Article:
I remain immensely grateful for my experience at KDTH. Even though I was a young idiot whose gaze was firmly locked on his own navel, it taught me a lot. I learned what it meant to be a pro by watching talented pros. I learned how powerful local radio can be when it’s truly committed to its community. And I learned that there are two kinds of people in the world: those who like Willie Nelson and those who are wrong.

On Gordon Lightfoot: I first heard “If You Could Read My Mind” at the end of 1970, in that liminal space of time where I was becoming what I was going to be. “The Wreck of the Edmund Fitzgerald” means more to me than it does to many, since I actually saw that ship at Sault Ste. Marie, Michigan, the summer before she went down. When I got to college, I heard “Dreamland” and “Daylight Katy” for the first time, and they became favorites. And in the early 90s, Gordon Lightfoot played live in our town, and we sat in the theater for two hours wrapped in that warm, resonant voice like it was a blanket.

I have written before about how as we sail on our way, certain people stand like beacons on the shore. We don’t always think about them, but if we look back, they’re always there. Only when those beacons wink out do we realize what they meant to us.

It’s Unbearable

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(Pictured: One of many things people did in the 80s that seemed like a good idea at the time.)

A while back I wrote about the American Top 40 show from February 1, 1986. Here’s some of the Bottom 60 from that week, with links to official music videos.

41. “Separate Lives”/Phil Collins and Marilyn Martin
52. “Broken Wings”/Mr. Mister
“Separate Lives” had done a week at #1 in early December 1985, followed by “Broken Wings” for two weeks. They were still in the Top Five when Lionel Richie’s “Say You, Say Me” (still at #5 on the 2/1/86 chart) hit #1 for Christmas. I like “Broken Wings” just fine. There’s never been anything else that sounds quite like it. But “Separate Lives” is utterly generic and a black hole on the radio besides, killing your station dead for four minutes.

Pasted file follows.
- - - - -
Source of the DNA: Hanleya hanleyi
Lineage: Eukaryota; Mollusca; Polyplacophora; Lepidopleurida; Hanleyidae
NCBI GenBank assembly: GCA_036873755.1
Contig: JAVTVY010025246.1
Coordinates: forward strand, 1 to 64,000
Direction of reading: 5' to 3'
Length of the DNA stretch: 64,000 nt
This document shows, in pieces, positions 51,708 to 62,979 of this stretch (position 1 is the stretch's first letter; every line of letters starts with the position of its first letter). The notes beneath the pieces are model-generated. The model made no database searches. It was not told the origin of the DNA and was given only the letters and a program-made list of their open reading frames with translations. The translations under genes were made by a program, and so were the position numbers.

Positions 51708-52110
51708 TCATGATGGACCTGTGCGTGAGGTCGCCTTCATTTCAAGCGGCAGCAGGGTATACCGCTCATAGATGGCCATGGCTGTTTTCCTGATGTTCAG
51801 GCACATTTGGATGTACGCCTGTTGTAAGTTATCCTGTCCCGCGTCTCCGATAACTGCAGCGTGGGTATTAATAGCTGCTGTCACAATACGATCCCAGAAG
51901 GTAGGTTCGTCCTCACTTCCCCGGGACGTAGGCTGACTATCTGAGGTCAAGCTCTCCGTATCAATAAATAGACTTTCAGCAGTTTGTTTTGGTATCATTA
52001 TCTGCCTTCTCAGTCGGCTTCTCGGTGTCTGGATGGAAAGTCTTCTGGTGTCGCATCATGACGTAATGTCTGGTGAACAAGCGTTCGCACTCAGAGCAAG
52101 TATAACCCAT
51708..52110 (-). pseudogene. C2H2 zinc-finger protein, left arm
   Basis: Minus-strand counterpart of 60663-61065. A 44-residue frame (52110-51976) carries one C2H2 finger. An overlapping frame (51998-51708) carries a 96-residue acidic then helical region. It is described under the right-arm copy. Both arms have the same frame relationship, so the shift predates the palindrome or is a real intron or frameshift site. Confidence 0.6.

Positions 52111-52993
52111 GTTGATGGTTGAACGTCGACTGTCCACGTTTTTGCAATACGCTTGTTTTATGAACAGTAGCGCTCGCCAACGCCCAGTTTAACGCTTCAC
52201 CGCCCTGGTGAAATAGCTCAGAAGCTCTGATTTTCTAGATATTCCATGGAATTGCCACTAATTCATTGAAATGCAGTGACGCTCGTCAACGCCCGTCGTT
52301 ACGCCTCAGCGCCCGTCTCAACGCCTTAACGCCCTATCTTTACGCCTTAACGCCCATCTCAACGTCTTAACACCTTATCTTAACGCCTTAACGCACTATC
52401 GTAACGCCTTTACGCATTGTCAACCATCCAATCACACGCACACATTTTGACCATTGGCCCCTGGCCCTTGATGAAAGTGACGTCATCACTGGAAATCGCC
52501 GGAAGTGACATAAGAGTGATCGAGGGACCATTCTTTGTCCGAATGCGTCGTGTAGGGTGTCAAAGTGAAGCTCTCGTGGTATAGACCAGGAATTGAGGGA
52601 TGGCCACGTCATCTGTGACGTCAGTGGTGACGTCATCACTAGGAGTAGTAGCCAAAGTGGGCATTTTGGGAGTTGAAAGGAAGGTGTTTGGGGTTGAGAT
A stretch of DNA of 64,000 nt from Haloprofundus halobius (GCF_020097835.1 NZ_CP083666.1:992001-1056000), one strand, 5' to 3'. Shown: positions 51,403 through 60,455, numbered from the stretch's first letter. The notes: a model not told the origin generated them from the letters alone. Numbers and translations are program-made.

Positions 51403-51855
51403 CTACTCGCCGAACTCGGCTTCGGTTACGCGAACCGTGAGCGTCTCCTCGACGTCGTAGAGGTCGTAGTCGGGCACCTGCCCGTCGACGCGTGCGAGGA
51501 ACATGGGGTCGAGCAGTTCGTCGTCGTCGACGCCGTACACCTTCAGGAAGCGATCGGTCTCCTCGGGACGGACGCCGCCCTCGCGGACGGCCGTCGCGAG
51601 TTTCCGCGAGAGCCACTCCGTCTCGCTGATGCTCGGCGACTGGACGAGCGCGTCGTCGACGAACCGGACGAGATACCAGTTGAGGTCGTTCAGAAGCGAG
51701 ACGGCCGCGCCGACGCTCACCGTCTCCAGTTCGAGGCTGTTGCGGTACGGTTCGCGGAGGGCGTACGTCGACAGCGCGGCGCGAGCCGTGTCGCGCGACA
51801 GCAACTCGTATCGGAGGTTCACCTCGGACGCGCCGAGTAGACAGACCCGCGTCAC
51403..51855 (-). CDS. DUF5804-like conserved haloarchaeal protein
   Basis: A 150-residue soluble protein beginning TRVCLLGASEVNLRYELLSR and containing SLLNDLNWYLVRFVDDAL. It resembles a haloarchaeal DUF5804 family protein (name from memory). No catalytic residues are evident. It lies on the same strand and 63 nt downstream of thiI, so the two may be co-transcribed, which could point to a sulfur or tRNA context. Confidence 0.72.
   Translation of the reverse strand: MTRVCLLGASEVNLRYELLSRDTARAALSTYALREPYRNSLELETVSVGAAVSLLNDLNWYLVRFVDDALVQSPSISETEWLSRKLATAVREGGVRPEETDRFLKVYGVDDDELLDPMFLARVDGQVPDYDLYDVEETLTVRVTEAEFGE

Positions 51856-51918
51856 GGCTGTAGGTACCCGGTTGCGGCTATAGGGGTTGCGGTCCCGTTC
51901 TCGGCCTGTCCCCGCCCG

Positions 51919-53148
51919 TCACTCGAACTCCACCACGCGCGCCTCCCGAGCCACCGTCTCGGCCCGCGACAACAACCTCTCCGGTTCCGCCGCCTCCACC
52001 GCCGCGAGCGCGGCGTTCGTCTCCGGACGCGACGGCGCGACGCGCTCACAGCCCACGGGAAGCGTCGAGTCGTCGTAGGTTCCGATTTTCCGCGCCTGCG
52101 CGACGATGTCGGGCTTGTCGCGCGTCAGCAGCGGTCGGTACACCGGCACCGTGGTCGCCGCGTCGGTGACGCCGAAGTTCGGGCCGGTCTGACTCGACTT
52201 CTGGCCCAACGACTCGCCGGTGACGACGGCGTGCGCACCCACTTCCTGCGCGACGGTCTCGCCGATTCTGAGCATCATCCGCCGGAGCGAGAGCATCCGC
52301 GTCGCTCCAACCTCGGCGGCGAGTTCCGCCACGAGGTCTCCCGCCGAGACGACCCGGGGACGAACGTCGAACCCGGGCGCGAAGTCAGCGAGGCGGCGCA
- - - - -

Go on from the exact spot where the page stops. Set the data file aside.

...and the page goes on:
42. “Stages”/ZZ Top
73. “Sleeping Bag”/ZZ Top
ZZ Top’s 1983 album Eliminator had a huge cultural reach thanks to MTV, but only “Legs” was a significant Top 40 hit. On the Hot 100, “Gimme All Your Lovin'” peaked at #37 and “Sharp Dressed Man” got only to #56. The singles on Afterburner actually did better in the aggregate: four made the Top 40, although each one did less well than the first: “Sleeping Bag” had peaked at #8, “Stages” would reach #21, “Rough Boy” (a ballad on which the band sounds like Survivor on quaaludes) was #22, and “Velcro Fly” was #35. It’s as if the fans (and radio stations) figured out that ZZ Top was simply repeating itself. And almost as if the band meant to acknowledge it, they called their next album Recycler.

54. “R.O.C.K. in the U.S.A.”/John Cougar Mellencamp. The highest-debuting single on the Hot 100 this week, and a great record to have on your radio station as spring arrived.

56. “The Super Bowl Shuffle”/Chicago Bears Shufflin’ Crew. The week after the Bears’ 46-10 demolition of New England in Super Bowl XX, “The Super Bowl Shuffle” took a leap from #84 in its fourth week on the chart. It would eventually top out at #41. I was working at a radio station in an Illinois college town where a significant percentage of the student body was from the Chicago area, so we had to play it. Rap hadn’t become a mainstream thing yet, so it sounded fresh, and its novelty value was undeniable. But today, the awkwardness of the whole thing is almost intolerable. Unbearable, even.

63. “Secret”/OMD. “Secret” was probably my favorite song of the moment in February 1986, in which OMD piles hook on top of hook but couldn’t get higher than #63.